SPEAKING OF SEPARATORS

14 HP Port Huron engine

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R. R. 1, Clinton, Illinois

I am sending you a picture of my present rig, a 14 HP Port Huron engine and 28 x 50 Keck separator. The following is a list of the separators I have had the good fortune to have run and attended as my father had four complete rigs and then I purchased my first rig in 1928, then added another in 1929. I purchased my first combine in 1934. I threshed until 1943, then ran two combines until 1952, when I quit.

My father developed heart trouble in 1929 and until his death in 1940, it was my lot to keep all the rigs going. I would try to make it to each rig daily to see if they needed any help or maybe I could pull to the next job during the noon hour, or make some repairs, so I never knew where or when I would eat dinner.

IRON MAN

May the eternal halo of steam engine smoke and hot cylinder oil enshroud your labors with fun and joy that others on this sordid earth may-learn to live like good men and canines struck by an all-wise Creator.

May the Lord bless all Klopfers, Queenie's and Case Engines, world without end, and from Elmer, 'AMEN'.'

Now for a list of the separators; Nichols & Shepard, Keck Gonnerman, Huber, Aultman-Taylor, Minneapolis and Case.

The Nichols was a very good machine, good solid frame and was put together well. I didn't like the hangers on the straw racks being on the inside of the machine, as straw would catch back of them. It was a daily job to get inside the machine and clean out all the straw and beards. It was not as good as it could have been in the shoe or cleaning as light oats would give a separator man fits. It wasn't very good hulling clover for the same reason.

The Keck Gonnerman was a good machine, a very smooth runner. It would compare with the Aultman-Taylor in this respect. I didn't like the cylinder being so high from the ground. It made the feeder much higher than any of the other machines. If you had to work on the cylinder or change concaves as we always did from wheat to oats, it was a man-sized job. Also the wind blower was very poor; like when you were standing on the machine as the blower went to the left, it would blow good but as it came back to the right of the machine, it just roped the straw out in gobs. You couldn't build a good stack with either the 36 x 58 or 28 x 50 to save your neck.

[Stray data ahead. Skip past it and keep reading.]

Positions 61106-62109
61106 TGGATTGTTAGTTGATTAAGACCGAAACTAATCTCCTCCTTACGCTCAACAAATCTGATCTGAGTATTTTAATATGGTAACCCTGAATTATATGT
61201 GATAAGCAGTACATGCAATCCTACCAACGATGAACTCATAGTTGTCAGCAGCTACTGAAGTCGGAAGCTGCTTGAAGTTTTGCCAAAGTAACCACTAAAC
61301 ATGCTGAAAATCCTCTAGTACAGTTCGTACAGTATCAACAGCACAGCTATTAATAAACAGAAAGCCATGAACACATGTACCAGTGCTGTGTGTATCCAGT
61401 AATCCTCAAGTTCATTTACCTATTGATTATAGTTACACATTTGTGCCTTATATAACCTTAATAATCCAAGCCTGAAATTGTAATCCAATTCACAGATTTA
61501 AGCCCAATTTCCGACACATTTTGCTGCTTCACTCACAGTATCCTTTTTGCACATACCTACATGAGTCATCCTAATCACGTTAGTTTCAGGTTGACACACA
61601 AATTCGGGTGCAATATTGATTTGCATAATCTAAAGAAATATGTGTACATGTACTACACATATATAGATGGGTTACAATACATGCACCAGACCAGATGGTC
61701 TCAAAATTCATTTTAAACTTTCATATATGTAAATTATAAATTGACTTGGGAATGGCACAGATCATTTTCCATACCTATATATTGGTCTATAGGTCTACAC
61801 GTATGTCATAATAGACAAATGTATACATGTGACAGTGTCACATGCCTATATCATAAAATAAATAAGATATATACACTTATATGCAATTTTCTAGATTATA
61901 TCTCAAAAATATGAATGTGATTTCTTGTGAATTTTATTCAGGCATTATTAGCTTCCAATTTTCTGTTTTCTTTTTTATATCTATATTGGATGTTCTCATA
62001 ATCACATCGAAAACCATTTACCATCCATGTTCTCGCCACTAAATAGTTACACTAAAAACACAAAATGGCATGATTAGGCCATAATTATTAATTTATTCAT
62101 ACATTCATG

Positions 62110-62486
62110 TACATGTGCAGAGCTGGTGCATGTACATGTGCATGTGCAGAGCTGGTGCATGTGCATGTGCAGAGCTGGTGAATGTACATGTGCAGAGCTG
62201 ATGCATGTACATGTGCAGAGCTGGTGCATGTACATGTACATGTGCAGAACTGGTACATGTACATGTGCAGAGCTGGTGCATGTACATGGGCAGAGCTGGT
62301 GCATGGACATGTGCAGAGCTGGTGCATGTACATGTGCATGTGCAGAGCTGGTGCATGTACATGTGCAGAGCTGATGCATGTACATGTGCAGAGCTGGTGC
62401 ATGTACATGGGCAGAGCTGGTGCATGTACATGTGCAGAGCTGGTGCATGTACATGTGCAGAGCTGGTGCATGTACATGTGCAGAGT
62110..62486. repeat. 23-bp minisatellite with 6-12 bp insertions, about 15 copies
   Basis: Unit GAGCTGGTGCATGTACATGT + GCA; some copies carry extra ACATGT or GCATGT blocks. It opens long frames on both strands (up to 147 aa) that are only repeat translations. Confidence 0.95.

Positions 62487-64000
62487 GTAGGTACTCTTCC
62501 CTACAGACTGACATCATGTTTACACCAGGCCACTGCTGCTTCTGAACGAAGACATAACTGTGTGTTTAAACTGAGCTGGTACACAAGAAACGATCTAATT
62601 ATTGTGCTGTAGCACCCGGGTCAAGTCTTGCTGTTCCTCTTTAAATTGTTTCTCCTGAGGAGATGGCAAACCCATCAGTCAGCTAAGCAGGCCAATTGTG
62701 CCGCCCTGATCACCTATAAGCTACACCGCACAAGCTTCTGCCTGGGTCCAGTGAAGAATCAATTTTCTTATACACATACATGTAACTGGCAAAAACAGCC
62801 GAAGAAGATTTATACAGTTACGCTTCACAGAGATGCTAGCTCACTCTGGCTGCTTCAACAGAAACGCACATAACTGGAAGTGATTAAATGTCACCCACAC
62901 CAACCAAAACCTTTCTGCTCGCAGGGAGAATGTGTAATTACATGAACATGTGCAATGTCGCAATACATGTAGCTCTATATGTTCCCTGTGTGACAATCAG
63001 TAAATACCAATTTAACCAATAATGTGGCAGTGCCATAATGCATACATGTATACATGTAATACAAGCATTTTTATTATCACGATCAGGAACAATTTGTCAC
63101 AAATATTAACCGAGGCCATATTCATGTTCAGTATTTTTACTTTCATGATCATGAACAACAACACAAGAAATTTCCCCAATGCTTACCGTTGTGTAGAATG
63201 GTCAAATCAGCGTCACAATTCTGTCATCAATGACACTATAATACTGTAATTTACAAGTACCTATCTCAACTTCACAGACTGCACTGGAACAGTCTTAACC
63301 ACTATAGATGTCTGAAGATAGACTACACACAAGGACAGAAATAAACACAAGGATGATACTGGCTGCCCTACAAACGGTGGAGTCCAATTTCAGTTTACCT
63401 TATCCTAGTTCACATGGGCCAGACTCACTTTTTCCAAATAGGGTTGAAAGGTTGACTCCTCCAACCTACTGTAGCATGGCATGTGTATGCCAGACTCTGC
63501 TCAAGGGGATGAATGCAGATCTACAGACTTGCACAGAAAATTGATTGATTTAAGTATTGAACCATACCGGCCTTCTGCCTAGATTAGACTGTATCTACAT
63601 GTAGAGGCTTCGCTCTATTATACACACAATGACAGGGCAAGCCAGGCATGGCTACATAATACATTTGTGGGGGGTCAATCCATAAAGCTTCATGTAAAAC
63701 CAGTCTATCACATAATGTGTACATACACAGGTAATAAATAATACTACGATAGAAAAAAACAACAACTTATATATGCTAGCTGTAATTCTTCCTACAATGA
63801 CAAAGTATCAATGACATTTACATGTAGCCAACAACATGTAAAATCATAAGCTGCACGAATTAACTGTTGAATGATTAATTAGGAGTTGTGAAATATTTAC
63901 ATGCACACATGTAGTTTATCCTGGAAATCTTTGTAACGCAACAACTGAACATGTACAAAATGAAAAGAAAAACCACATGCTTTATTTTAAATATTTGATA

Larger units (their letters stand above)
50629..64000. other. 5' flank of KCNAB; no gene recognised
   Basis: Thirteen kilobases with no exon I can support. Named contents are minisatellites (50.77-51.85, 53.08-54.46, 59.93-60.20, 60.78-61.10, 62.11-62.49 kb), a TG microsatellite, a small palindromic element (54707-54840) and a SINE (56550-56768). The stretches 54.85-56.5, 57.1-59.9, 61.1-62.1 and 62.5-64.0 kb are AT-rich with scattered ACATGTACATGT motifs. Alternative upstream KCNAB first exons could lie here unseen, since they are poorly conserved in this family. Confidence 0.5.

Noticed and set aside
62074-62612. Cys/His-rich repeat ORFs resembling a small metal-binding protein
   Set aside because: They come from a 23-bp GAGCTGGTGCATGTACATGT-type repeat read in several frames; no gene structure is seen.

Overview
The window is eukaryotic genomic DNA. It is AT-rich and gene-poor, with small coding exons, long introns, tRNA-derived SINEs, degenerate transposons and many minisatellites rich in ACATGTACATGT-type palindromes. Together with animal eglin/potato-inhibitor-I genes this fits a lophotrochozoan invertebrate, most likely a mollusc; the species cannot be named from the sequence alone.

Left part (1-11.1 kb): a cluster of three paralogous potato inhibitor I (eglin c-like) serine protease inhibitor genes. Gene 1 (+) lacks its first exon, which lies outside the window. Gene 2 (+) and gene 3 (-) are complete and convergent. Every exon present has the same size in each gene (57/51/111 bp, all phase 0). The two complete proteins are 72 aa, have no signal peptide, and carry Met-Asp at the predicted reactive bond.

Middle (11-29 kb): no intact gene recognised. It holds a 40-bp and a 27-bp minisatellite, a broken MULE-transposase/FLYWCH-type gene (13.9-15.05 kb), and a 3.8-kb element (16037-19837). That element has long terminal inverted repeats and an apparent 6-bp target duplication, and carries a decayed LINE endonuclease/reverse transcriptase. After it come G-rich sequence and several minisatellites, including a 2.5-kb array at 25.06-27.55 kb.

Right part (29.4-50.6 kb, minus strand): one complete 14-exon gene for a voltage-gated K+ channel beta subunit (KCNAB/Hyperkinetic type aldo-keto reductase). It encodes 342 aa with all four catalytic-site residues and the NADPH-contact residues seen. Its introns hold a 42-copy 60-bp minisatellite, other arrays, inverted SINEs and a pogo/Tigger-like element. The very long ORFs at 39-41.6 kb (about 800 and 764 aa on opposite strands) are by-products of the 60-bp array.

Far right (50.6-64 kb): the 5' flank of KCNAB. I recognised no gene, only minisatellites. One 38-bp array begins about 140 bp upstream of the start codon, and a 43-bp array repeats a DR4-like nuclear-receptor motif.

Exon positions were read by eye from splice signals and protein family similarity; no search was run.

The Huber supreme 32 x 54 with raddle back of the cylinder was a much better machine than the later ones that had a short jumper rack in place of a raddle. You could work on this jumper rack all the time and it would still knock. It was very hard to keep up as it would tear itself up if you didn't work on it. This machine was very unhandy for separator man to run. It was hard to get on the machine and to run the blower around . on the machine sure was a chore as there was no place to stand. The castings on all Huber machines were very rough. I don't believe they had a grinder in the whole plant. I didn't like just set screws holding pulleys on main shaft. The skeins on the axles were very poor. I never saw a Huber separator that the wheels run like they should have.

The Minneapolis 32 x 54 with 12 bar cylinder was a nice machine to run, with one exception; that being at the top of raddle back of cylinder, they put a hump on deck with a lid on it. You couldn't keep it from leaking dust and in any dirty grain, such as rust or smut, it was terrible. You had to put in new teeth every year as the minute the corner was gone, it would back feed and kill any tractor you had. I recall as if just yesterday, the first time it did this and I couldn't make any adjustments to correct it. I called Ralph Jester at Peoria, Illinois (a lot a threshermen in Central Illinois knew him - he was manager of Minneapolis in Decatur, Illinois, and later Keck at Peoria) and told him my trouble. He said, 'Ray, put in new teeth,' which I did, and no more back feeding. You couldn't crowd this machine like some of the others, as you could get to its capacity over the racks very easy; but day in day out you would thresh as much with it as any of the other machines as we had 10 racks and 6 pitchers in the field.

Now for the Aultman & Taylor which in my estimation was truly a wonderful machine, and for that time, it was far superior to any of the other machines. I would come from one of the other machines and you would think it was going to stop it being so well balanced, nothing running fast. The only place I would fault this machine was the frame. It was sort of wiggly but it sure never kept it from threshing. You could thresh timothy or hull clover with this machine alongside a good huller and do as good a job and a lot faster as I have done it, as we had a No. 4 Matchless which was a very good huller.

Now for the Case 28 x 46 that I used on two smaller runs. This was a nice machine to run as you could grease the entire machine from the ground with the exception of the top of the weigher and feeder. Many would say you could crowd this little machine easily which was true, but if the rack men could cooperate, which they did, you could do a lot of threshing in a season with eight racks.

Now this is the way I saw it and I wouldn't quarrel with any man who would disagree with me, as we all had our preferences and they would all work if given a chance.